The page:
Gaining access to Free Trade Agreements benefits for your product could mean keeping additional records, but it also provides with a competitive edge over goods from other nations.
Free Trade Agreements: A genius way to reduce trade barriers
An FTA or free trade agreement is a pact that affects the exchange of goods and services between two or more nations. FTAs’ primary objectives are to lower export-related obstacles and safeguard country’s interests abroad.
The United States of America currently has 14 FTA in place with 20 nations, including those with Costa Rica, Dominican Republic, Australia, Bahrain, Peru, Singapore, Canada, Israel, Jordan, Mexico, Chile, Colombia, El Salvador, Guatemala, Honduras, Morocco, Nicaragua, Oman, Panama, and South Korea.
- Tariffs on qualifying products are cut or eliminated.
- American-owned intellectual property rights are upheld in the FTA partner nation.
- Exporters from the United States can create product standards in the FTA partner nation.
- Selling to the government is easy.
- Fair treatment for American investors contingent upon them receiving the same favourable treatment as the FTA partner country’s investors and their investments and investors and their assets from any other third-party nation.
- Increased outsourcing of jobs
- The displacement of domestic industries
- Enhancing the workplace environment
- Lower tax revenues
- Degradation of the environment
Agreement on Free Trade in the North Americas (NAFTA)
To encourage trade between the United States, Canada, and Mexico, the North American Free Trade Agreement was put into effect. It removed most economic barriers between the three nations.
The three nations intended to establish a free trade agreement that would promote competition, expand investment possibilities, and provide procedures for resolving trade disputes in sectors like automobiles, textiles, and agricultural products.
Despite some significant drawbacks, NAFTA mostly succeeded in accomplishing those objectives. On July 1st, 2020, the United States-Mexico-Canada Agreement (USMCA) formally superseded NAFTA to meet the needs of contemporary trade in the digital era.
NAFTA’s impact on the American economy
Commerce between the USA and its neighbors in North America has increased more than thrice. However, economists find it challenging to distinguish the agreement’s direct benefits from other factors, such as the rapid advancement of technology and increased commerce with China. While this is going on, the impact of NAFTA on wages and employment is still debatable.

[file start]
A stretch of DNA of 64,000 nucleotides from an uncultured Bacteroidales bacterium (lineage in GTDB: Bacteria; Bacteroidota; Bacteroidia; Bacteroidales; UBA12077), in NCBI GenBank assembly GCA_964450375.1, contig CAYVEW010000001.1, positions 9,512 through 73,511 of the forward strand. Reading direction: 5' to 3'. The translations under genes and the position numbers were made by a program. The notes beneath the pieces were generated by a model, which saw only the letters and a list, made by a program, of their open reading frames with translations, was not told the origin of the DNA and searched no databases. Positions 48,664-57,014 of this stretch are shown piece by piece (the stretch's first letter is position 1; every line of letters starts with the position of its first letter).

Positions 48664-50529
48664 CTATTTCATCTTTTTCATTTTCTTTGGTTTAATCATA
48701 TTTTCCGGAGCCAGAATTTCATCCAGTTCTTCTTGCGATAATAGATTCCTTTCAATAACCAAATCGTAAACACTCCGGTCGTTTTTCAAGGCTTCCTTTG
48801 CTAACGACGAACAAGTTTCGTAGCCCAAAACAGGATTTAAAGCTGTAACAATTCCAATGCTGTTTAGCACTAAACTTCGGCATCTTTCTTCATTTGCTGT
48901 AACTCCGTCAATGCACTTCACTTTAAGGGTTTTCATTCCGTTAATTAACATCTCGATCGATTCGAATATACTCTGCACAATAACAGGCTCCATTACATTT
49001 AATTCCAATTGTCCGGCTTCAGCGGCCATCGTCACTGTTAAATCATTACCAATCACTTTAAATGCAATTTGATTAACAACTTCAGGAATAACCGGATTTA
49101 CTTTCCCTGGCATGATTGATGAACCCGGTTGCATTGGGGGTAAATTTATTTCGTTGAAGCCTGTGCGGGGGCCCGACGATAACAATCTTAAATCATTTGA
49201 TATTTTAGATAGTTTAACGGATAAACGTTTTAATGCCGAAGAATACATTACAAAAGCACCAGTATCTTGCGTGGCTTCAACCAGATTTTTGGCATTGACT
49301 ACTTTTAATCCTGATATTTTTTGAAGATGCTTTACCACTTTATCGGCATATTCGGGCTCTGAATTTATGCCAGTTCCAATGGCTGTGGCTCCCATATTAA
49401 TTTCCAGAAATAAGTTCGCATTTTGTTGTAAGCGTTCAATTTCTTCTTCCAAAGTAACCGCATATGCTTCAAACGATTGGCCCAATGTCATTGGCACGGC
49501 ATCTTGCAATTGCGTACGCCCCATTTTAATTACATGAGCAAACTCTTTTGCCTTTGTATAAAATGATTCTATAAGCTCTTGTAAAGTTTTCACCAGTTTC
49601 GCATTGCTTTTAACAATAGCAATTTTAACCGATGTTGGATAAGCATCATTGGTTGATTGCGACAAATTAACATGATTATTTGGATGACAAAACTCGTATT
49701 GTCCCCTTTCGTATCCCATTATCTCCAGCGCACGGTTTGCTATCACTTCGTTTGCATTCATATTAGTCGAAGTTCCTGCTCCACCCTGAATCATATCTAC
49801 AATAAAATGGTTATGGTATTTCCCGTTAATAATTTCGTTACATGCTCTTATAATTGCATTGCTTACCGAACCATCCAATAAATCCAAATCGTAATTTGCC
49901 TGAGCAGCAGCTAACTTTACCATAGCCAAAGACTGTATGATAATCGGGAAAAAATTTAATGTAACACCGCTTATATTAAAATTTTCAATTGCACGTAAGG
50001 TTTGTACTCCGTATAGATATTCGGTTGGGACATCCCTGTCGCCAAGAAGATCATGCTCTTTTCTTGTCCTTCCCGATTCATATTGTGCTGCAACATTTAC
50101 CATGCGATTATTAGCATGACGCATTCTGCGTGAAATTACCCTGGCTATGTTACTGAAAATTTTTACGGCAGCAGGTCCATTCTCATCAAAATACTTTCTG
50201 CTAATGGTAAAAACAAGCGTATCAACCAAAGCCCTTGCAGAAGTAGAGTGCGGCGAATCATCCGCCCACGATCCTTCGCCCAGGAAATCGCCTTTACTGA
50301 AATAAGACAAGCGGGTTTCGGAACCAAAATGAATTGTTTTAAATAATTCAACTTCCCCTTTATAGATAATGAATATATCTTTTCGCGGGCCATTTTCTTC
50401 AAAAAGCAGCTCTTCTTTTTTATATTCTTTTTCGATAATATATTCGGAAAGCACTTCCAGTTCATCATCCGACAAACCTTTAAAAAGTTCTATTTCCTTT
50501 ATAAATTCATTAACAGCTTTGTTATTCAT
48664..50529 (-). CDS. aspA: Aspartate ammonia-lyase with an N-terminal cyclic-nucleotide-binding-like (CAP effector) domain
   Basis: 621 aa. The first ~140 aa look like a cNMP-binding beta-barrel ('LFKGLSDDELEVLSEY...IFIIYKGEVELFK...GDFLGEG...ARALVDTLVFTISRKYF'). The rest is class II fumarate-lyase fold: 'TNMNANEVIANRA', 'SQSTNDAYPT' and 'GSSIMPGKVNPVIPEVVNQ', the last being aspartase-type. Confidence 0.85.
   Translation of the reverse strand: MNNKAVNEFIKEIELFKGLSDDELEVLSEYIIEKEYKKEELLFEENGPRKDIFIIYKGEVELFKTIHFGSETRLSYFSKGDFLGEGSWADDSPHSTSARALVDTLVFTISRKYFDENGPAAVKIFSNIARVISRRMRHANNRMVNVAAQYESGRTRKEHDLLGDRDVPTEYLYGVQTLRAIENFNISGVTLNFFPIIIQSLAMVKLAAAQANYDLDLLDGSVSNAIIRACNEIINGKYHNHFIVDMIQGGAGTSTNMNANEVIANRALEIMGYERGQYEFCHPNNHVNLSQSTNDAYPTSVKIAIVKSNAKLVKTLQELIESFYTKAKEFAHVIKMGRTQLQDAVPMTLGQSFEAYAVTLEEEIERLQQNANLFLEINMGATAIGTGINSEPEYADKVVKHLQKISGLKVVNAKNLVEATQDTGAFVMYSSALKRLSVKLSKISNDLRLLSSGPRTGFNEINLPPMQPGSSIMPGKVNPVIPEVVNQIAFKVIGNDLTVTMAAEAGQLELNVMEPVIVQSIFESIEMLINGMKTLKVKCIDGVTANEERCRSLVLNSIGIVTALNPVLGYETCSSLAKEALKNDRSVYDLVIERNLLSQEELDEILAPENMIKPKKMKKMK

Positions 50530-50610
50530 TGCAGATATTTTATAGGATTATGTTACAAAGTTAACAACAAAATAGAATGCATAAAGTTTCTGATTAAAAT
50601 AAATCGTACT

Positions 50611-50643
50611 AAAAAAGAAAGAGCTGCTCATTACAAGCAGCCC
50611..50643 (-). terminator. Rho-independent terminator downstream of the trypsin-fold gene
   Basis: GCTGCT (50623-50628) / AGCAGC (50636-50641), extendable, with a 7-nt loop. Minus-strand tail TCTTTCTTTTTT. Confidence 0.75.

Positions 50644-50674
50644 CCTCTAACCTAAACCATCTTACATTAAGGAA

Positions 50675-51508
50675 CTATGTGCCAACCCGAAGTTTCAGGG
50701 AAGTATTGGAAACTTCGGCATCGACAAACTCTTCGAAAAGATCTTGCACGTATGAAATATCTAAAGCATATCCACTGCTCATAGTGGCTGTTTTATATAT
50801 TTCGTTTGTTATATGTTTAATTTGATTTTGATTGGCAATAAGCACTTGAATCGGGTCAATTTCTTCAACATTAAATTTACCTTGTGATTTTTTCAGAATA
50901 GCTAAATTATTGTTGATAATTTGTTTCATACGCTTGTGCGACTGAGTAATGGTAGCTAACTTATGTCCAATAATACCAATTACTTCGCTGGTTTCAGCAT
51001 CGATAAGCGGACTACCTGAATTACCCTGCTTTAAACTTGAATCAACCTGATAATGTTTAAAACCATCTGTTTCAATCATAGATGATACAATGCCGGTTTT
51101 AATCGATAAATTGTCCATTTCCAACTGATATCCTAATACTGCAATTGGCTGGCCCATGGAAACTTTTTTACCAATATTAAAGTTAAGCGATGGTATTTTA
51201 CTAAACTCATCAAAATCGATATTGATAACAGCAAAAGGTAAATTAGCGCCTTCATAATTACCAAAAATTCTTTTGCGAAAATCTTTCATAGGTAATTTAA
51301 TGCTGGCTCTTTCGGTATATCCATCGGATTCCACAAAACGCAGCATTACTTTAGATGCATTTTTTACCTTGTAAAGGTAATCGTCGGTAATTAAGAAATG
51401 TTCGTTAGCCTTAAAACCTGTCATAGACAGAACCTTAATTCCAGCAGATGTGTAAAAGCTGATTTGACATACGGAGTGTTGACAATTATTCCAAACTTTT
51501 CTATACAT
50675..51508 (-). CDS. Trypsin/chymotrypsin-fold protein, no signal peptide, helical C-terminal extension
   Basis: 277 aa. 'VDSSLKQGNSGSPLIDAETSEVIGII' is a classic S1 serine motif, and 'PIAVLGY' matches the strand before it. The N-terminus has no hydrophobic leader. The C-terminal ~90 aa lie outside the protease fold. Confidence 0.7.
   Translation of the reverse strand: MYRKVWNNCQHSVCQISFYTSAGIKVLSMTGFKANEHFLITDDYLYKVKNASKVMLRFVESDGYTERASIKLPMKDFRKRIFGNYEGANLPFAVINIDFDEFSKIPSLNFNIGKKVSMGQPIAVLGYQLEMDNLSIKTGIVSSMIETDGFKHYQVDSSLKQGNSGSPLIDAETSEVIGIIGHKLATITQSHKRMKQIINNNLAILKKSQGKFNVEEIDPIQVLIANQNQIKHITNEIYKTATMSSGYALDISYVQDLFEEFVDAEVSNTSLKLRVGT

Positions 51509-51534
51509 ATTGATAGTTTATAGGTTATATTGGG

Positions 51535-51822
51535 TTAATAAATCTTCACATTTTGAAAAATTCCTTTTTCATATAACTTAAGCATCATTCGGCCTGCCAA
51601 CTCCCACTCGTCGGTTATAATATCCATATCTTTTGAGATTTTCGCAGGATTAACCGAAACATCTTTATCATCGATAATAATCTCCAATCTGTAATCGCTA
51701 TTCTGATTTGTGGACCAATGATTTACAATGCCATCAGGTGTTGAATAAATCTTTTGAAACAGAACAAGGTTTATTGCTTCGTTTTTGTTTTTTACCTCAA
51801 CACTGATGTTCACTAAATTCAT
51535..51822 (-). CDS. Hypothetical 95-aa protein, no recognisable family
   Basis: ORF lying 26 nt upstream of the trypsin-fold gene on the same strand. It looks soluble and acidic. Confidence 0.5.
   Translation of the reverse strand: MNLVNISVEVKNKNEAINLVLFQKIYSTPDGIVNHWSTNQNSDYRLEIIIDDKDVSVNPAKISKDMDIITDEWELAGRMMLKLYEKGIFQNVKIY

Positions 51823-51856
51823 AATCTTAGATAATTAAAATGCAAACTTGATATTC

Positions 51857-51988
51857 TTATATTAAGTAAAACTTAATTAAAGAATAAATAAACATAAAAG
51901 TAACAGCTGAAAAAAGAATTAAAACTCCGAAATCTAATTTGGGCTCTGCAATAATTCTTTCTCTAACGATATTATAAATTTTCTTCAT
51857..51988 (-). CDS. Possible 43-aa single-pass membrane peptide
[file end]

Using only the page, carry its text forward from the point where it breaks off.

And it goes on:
NAFTA’s impact on the Canadian economy
NAFTA has created new export prospects, encouraged the development of globally competitive enterprises, and drawn sizable amounts of foreign investment. U.S. investments in Canada have increased three times since NAFTA became fully operational. Since 1993, the amount of goods traded between Canada and the United States has more than doubled.
NAFTA’s impact on the Mexican economy
Farm exports from Mexico to the U.S. have increased dramatically since the establishment of NAFTA. Numerous studies have concluded that the deal enhanced productivity and decreased consumer costs in Mexico. The country has also created hundreds of thousands of jobs in the auto manufacturing industry.
Several significant US FTAs
The Africa Free Trade Agreement
The African Continental Free Commerce Area (AfCFTA) seeks to expand intra-African trade with other signatory nations. The main goal is to create a unified continental market for goods and services. This agreement is anticipated to expand the number of markets for goods and services, fostering more enduring investments and employment opportunities.
Dominican Republic-Central American Free Trade Agreement
The seven countries of Costa Rica, the Dominican Republic, El Salvador, Guatemala, Honduras, Nicaragua, and the U.S. are all parties to the DR-CAFTA or CAFTA. It aims to enhance opportunities for employees, manufacturers, consumers, and farmers while removing tariffs and trade barriers.
The United States-Australia Free Trade Agreement
More than 99 per cent of U.S.-produced items exported to Australia were immediately free of tariffs. Additionally, the accord opened up new markets for services like life insurance. It ensured quicker clearance and delivery and enhanced intellectual property protection.
In the long run, these benefits outweigh any effects on employment, according to 96 per cent of economists, as freer trade increases consumer choice and production efficiency. According to Obama’s Council of Economic Advisers, free trade, environmental preservation, gender equality, and the eradication of poverty worldwide increased middle-class consumers’ purchasing power by 29%.
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